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Portrait: the young couple behind a shooting rampage in California

AFP | Syed Rizwan Farook, a US citizen, and his wife, Tashfeen Malik, a Pakistani national, are accused of killing 14 people in an attack in California

A young married couple accused of killing 14 people at an office party in San Bernardino, California, bore little resemblance to the young men typically accused of involvement in terrorist activities.


The couple, who are accused of killing 14 people at an office holiday party in San Bernardino, California, kept a low profile on social media. They had a 6-month-old infant and a steady income. Those who knew them said they didn’t talk about jihad or radical Islam, even as they were amassing an arsenal of pipe bombs and assault weapons.

The husband, Syed Rizwan Farook, was a 28-year-old American citizen of Pakistani descent who was born in the United States. His wife, Tashfeen Malik, who is believed to be in her late 20s, was a Pakistani national who lived in Saudi Arabia for more than 20 years.

They bore little resemblance to the aimless young men who have been arrested in the United States in the past for plotting violent attacks.

Both Farook and Malik died in a shootout with police hours after Wednesday's attack at the Inland Regional Center social services agency in San Bernardino, about 60 miles (100 km) east of Los Angeles.

‘Very nice person’

With a new baby, a steady job as a health inspector and a large extended family, Farook showed little outward signs of the social isolation and violent rhetoric that the National Counterterrorism Center says can make individuals susceptible to extremist ideology.

An attorney for Farook’s family said he was an isolated individual who had few friends, but the family had no idea that he was planning an attack.

Farook was born in Chicago to Pakistani immigrants and raised in southern California. In a profile on an Indian matrimonial site,, a user identified as “farooksyed49” described himself as a 22-year-old Muslim living in Riverside and working as a county health inspector, the LA Times reported.

“Enjoy working on vintage and modern cars, read religious books, enjoy eating out sometimes travel, and just hang out in back yard doing target practice with younger sister and friends,” the profile read.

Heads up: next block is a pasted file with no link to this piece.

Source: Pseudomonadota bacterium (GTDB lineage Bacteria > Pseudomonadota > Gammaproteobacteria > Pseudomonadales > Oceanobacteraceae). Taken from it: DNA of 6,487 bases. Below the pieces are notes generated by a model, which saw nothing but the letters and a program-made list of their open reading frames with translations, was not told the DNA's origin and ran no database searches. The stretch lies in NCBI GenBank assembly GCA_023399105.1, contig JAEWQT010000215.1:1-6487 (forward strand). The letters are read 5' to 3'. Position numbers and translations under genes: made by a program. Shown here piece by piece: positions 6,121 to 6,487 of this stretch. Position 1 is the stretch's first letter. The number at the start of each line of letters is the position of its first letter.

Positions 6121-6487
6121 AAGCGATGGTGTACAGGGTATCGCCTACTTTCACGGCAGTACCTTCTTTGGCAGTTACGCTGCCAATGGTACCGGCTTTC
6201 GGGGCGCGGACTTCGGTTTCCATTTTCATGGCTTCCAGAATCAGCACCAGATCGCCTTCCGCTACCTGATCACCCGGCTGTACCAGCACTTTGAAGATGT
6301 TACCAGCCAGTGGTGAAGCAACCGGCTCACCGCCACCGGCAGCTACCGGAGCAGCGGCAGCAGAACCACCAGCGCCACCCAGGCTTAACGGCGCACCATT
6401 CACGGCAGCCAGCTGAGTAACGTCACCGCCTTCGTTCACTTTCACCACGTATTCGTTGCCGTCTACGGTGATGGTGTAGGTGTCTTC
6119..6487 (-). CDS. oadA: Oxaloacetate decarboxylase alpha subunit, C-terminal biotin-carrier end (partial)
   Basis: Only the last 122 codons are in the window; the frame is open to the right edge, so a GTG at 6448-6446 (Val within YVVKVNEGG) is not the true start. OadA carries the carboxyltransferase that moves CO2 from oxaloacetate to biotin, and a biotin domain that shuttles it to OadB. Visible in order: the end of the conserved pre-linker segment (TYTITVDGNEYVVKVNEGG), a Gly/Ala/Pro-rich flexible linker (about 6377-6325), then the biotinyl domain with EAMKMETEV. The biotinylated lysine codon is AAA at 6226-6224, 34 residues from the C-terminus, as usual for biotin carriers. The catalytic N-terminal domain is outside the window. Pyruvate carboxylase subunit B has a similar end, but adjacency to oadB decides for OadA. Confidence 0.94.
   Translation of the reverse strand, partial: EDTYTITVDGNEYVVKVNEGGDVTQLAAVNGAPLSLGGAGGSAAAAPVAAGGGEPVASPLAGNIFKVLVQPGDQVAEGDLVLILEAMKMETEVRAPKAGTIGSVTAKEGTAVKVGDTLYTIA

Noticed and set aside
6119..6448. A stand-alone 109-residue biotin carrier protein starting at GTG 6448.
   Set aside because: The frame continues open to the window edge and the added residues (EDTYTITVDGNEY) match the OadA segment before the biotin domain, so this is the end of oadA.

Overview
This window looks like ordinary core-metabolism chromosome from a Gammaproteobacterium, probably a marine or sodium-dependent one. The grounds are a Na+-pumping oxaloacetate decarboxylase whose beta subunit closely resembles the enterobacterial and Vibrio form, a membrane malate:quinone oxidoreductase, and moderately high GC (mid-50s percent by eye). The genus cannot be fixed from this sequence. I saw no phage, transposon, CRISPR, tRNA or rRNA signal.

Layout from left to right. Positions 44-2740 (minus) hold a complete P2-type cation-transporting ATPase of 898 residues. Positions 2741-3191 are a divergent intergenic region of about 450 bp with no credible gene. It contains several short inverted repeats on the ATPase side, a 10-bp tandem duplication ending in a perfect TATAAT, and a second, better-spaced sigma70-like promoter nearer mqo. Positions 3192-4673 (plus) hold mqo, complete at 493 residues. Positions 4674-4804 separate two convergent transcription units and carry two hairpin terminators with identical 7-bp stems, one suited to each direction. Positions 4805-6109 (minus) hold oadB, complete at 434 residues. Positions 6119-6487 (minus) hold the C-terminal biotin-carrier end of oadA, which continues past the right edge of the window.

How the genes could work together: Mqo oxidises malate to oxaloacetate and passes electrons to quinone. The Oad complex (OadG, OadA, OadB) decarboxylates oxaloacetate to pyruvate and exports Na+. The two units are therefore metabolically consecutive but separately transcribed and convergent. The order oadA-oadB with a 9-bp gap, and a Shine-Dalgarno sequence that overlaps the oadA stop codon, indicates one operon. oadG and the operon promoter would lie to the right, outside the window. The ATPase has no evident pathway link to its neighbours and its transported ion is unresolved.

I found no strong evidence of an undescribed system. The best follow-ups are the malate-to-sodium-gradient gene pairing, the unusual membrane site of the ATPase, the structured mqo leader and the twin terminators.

The mosque director of the Islamic Center of Riverside, Mustapha Kuko, described Farook – who had worshipped at the mosque until about two years ago – as quiet, private and devoted to Koran study, the paper said.

At the San Bernardino mosque Dar-Al-Uloom Al-Islamiyah of America, where Farook also worshipped, another congregant who gave his name as Ali described Farook to the LA Times as “a very nice person, very soft”.

Ali said Farook had memorised the Koran, a rare accomplishment for even devout Muslims.

‘Just a housewife’

The couple met online a few years ago and married last year in Islam’s holy city of Mecca in Saudi Arabia. Malik entered the United States on a fiancée visa in 2014.

The LA Times reported that the couple held a celebration at the Islamic Center of Riverside for those who could not attend the Mecca ceremony. Colleagues from the public health department where Farook worked as an inspector threw the couple a baby shower. An online baby registry in Malik’s name listed a large box of Pampers, Johnson’s safety swabs, a car seat and baby wash, the paper said.

The FBI has acknowledged that it knows little about Tashfeen Malik. Those who attended the mosque with Farook also said they knew nearly nothing about his wife. Even Farook's mother, who lived with the couple and their daughter, was unaware of many aspects of their private lives, according to attorneys for Farook's family.

The lawyers described Malik on Friday as "just a housewife" who was quiet like her husband and strictly followed Muslim custom. She wore traditional clothing that covered her face so that her brothers-in-law didn't even know what she looked like, according to the lawyers who now represent Farook's mother and his three siblings.

Authorities say she ditched the Muslim garb for a combat-style outfit Wednesday for the attack.

Unlike many members of the Millennial generation, Farook and Malik left few digital footprints on the social-media outlets that have prompted many other FBI investigations. The couple doesn’t appear to have been on any sort of terrorism watch list, government officials have told Reuters.

FBI officials said on Friday that Malik pledged allegiance to Islamic State group leader Abu Bakr al-Baghdadi in an online post shortly before she and Farook stormed the party on Wednesday. Facebook said it had taken down a page set up by Malik under an alias and is cooperating with investigators.


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